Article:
Start by creating structure around your meal time. Slow down your eating pace. Pray before and after the meal. Ask for God’s blessing and prepare yourself to be attentive to share in this food He has provided to you. You may even want to beautify the area in which you are eating. Clear away the clutter, light a candle, or place some flowers on the table. Make mealtime a special time. And get the kids involved.
Many today feel their health could benefit from a little bit of weight loss. A proven and successful – even healthy – weight-loss technique is to reduce caloric intake. Here is a good example, taken from Greek Monastery Cookery by Archimandrite Dositheos, about when he was a novice monk:
When it was time for dining, he [Abba Dorotheos] said to him: “Eat and get full. Then just tell me how much you ate.” When he ate, he came up to him saying: “I ate one-bread- and-a-half.” (The weight of one-bread was four liters.) Then he said to him, “Do you feel well, Dositheos?” He answered: “Yes, master, I feel well.” He asked him: “Maybe you feel hungry?” He answered: “No, master, I don’t feel hungry.” Then he said to him, “Good. Then from now on, eat one-bread-and- a-quarter of the second bread. Break the other quarter into two, eat one piece, and leave the other.” He did as he was told. Then he asked him again: “Are you hungry, Dositheos?” He answered, “Yes master, I’m a bit hungry.” A few days later, he asked him: “How do you feel, Dositheos? Are you still hungry?” He answered: “No, master. I feel very well, thanks to your prayers.” He said to him, “Then omit the first piece of the quarter, too.” He did again as he was told. Again, a few days later, he asked him: “How do you feel now? Are you hungry?” He answered: “I feel well, master.” He said to him: “Break the other quarter of the bread into two. Eat one piece, and leave the other.” Again, he did as he was told. So, with God’s help, he gradually came down from six liters to eight ounces only.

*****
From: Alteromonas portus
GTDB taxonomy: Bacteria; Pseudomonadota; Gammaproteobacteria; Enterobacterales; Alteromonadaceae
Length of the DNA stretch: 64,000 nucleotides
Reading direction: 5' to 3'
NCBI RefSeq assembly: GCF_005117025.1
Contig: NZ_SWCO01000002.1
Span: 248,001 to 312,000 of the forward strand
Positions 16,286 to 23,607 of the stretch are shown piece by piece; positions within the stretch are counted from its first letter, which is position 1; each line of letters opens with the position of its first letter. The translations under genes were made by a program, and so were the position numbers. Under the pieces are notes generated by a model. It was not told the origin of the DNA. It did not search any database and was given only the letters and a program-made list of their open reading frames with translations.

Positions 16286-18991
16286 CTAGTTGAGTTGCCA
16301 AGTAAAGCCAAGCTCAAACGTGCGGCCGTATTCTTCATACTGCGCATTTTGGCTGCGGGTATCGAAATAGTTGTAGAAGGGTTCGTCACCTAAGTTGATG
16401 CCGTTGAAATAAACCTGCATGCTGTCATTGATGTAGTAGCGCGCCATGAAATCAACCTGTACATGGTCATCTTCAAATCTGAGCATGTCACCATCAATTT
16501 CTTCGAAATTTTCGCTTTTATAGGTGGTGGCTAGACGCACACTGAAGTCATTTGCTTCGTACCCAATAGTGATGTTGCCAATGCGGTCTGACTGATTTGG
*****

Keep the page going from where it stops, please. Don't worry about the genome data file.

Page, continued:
From this example, we learn that if we reduce our food intake in small increments – as opposed to all at once – it can make the difference with weight loss. By decreasing the amount of food we consume, we are creating a calorie deficit in our own bodies. By eating less (ingesting fewer calories), sensible weight loss can and will occur.
Do not make massive reductions at one time but do it slowly. Over time you train your body to be satisfied with less food. So at your next meal decrease the portion you usually tend to serve yourself. Focus on eating slowly to allow your body to process the food. Assess how you feel. Did you take that over-the-edge bite or did you eat just the right amount? It takes practice. But the more time you spend focusing on listening to your body, the less often you will notice that you take that over-the-edge bite.
As the writing from St. John Cassian above illustrated, we all need a different amount of food for a variety of reasons. One of those reasons is our exercise patterns. For example, I am quite sure I do not need to eat as much food as an athlete training for the Olympics. So there is no one prescription for weight loss that fits all. As was also mentioned above, however, we know that for an individual to lose weight, focusing on reducing food intake is a key factor. So, start by making changes in your eating. Incorporate one change at a time, and once it has become part of your life, add another. This will help to make it a permanent practice.
We read in Holy Scripture how St. Paul ate for physical strength before he started to teach. We know that food is a source of energy for us to perform our daily tasks. But we also read in Holy Scripture that Jesus said: “Man shall not live by bread alone, but by every word of God.” (Luke 4:4).
Blessed is God, who is merciful unto us and nourishes us from His bounteous gifts by His grace and compassion, always, now and ever, and unto ages of ages. Amen.
Rita Madden, MPH, RD
Program Director for Mediterranean Wellness
St. George Orthodox Cathedral, Oakland (Pittsburgh)
1 From Daily Prayers for Orthodox Christians (Norcross, Georgia: St. Mary’s of Egypt Orthodox Church, 1997), p. 103.